A German art collector was sentenced to three and a half years in prison less time she’d already served after admitting to an art fraud involving the fake sale of a US$1.3 million yellow pumpkin sculpture by Yayoi Kusama.

Angela Gulbenkian pleaded guilty in London to allegations that she took the money from a Hong Kong-based art dealer but never delivered the famous polka-dotted artwork.

The socialite, who married into oil baron Calouste Gulbenkian’s family, enmeshed herself in Europe’s art world. One moment, Gulbenkian was posing for photos with the artist Ai Weiwei. The next she was brokering million-dollar art deals.

Judge David Tomlinson delivered the sentence in a London courtroom on Thursday, saying that the art collector had breached “trust and accountability.”

“Running through this criminality was a sustained obfuscation on your part,” the judge told Gulbenkian.

Gulbenkian, who’d grown used to a lavish lifestyle after her marriage, blew the proceeds of the sale on a 25,000-pound (US$34,650) Rolex watch, 56,000 pounds of artwork and a private jet flight. Her total expenditure between April 2017 and January 2018 was more than 1 million pounds, prosecutors said.

They alleged she was trading on the family name. She pleaded guilty to a second count of theft, an allegation that she conned her massage therapist out of her life savings. She told the therapist she planned to use her 50,000 pounds to invest in artwork linked to Portugal’s Gulbenkian Foundation. This year, she repaid the sum, her lawyer said.

The Gulbenkian family was “rich beyond the imagination of most people,” her lawyer David Groome said.

At the end of 2016, the Hong Kong art dealer Mathieu Ticolat fell for her too. Gulbenkian said she acted as an agent of the seller of the sculpture.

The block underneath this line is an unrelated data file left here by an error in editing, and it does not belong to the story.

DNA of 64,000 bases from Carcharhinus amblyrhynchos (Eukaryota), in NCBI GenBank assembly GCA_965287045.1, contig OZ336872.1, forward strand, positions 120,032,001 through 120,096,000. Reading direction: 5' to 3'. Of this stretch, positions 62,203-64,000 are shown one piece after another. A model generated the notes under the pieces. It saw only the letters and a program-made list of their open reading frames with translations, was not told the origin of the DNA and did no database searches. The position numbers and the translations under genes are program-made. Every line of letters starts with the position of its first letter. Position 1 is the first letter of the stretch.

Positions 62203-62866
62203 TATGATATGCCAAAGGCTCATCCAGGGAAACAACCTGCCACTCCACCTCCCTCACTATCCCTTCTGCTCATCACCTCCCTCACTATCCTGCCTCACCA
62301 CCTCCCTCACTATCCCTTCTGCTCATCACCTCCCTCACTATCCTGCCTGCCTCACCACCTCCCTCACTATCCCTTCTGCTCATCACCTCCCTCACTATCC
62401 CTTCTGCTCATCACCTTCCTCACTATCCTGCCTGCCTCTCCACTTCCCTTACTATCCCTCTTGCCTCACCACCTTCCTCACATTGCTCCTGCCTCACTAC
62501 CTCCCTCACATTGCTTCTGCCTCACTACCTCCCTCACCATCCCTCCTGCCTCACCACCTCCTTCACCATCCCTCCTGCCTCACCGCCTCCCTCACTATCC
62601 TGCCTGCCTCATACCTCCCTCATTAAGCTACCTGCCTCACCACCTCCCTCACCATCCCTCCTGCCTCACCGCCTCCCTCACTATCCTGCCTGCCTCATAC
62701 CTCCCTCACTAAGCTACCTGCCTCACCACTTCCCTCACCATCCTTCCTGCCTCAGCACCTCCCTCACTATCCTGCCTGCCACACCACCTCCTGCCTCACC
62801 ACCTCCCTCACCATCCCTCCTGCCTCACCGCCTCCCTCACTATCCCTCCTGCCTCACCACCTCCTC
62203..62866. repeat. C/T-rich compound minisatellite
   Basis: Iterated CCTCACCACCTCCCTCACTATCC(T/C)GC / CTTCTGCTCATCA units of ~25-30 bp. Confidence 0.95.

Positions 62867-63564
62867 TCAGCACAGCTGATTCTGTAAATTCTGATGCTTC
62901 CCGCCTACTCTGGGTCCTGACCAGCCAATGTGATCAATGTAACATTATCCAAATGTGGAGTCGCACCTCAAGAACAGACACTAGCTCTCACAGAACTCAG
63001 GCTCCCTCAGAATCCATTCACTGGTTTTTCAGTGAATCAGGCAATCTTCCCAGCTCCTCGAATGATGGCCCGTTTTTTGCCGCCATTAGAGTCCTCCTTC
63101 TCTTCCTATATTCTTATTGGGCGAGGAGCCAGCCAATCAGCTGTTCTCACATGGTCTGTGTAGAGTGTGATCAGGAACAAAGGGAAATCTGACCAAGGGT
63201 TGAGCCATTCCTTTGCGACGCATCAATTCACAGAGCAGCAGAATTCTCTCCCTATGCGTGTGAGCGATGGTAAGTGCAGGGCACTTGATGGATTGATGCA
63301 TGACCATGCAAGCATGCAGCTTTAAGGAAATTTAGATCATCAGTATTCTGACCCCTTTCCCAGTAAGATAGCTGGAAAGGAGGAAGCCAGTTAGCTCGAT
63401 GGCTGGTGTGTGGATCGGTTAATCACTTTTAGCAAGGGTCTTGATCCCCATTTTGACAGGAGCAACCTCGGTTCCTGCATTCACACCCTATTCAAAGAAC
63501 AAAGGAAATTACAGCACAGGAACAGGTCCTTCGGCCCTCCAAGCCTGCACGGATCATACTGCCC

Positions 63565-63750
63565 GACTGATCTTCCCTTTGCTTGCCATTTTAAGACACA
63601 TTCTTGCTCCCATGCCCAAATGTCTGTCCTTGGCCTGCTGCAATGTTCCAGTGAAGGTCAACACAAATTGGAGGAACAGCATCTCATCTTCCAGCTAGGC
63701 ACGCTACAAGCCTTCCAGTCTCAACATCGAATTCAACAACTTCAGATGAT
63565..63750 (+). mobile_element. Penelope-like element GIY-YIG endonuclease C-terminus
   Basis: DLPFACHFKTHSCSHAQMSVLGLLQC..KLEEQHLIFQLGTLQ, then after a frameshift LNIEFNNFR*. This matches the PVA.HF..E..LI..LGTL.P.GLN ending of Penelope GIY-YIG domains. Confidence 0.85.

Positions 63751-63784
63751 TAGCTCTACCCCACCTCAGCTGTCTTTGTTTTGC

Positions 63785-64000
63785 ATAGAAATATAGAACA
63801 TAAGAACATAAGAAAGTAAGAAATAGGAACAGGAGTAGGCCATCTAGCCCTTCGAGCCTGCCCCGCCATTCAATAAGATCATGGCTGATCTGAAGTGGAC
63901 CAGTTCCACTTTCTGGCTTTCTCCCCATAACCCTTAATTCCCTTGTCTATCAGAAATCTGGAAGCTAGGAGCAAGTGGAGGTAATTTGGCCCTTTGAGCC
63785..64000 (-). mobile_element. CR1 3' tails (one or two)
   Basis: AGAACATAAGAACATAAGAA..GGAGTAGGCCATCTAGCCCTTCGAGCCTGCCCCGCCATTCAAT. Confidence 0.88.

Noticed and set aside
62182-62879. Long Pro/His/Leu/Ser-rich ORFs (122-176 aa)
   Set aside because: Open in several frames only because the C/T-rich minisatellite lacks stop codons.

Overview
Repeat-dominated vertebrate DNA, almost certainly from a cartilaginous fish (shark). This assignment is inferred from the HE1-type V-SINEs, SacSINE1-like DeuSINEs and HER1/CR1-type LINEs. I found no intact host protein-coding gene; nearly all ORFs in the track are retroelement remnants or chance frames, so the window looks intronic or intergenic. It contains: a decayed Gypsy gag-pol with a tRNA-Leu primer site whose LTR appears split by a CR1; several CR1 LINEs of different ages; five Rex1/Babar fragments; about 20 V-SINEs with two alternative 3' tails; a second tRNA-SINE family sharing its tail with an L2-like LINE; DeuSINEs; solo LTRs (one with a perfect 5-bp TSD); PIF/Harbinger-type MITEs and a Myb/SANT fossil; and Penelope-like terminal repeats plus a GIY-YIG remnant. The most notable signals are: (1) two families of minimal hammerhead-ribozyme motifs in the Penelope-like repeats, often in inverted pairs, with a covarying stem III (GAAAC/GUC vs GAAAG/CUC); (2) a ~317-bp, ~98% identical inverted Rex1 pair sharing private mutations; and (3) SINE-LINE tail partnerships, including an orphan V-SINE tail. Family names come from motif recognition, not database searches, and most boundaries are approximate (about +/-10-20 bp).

“I trusted Angela Gulbenkian because of her family name,” Ticolat told the judge. “I trusted her and I was deceived.”

He’s pursued Gulbenkian ever since the failed deal, saying that negotiating with the broker was like “dealing with someone escaping, always telling lies, fabricating emails, trying to make me believe something that doesn’t exist. It’s all a pile of lies. You’re going after a mirage.”

The 179-pound Kusama pumpkin was destined for Thailand, with the billionaire Chirathivat family set to be the ultimate buyer, Ticolat said. The sculpture, which he thought was initially undervalued, could now be worth as much as US$5 million, he estimated.

Angela Maria Ischwang -- her birth name -- moved to London from Germany in the early 2000s and in 2010 married Duarte Gulbenkian, a soccer agent and Calouste’s great-grandnephew.

With the pumpkin deal, Gulbenkian had the “best and honest intentions,” Groome said. But when the money arrived in her account, “the temptation was just too great.”

She thought she was “wrongfully borrowing the money with a clear hope and desire that she would be able to repay it,” her lawyer said.

The judge said he accepted that the activity was “not fraudulent from the outset.”

Gulbenkian has been held in prison since December 2020 after her arrest in Lisbon.

In a linked but separate civil case filed by Ticolat, Gulbenkian produced an email that she said was from the work’s owner, former Volkswagen AG chief Martin Winterkorn, that exonerated her. But prosecutors said the document was a forgery. “It was an elaborate false story,” the lawyer David Markham said.

Winterkorn’s lawyer previously said that he didn’t know Gulbenkian and never owned the sculpture.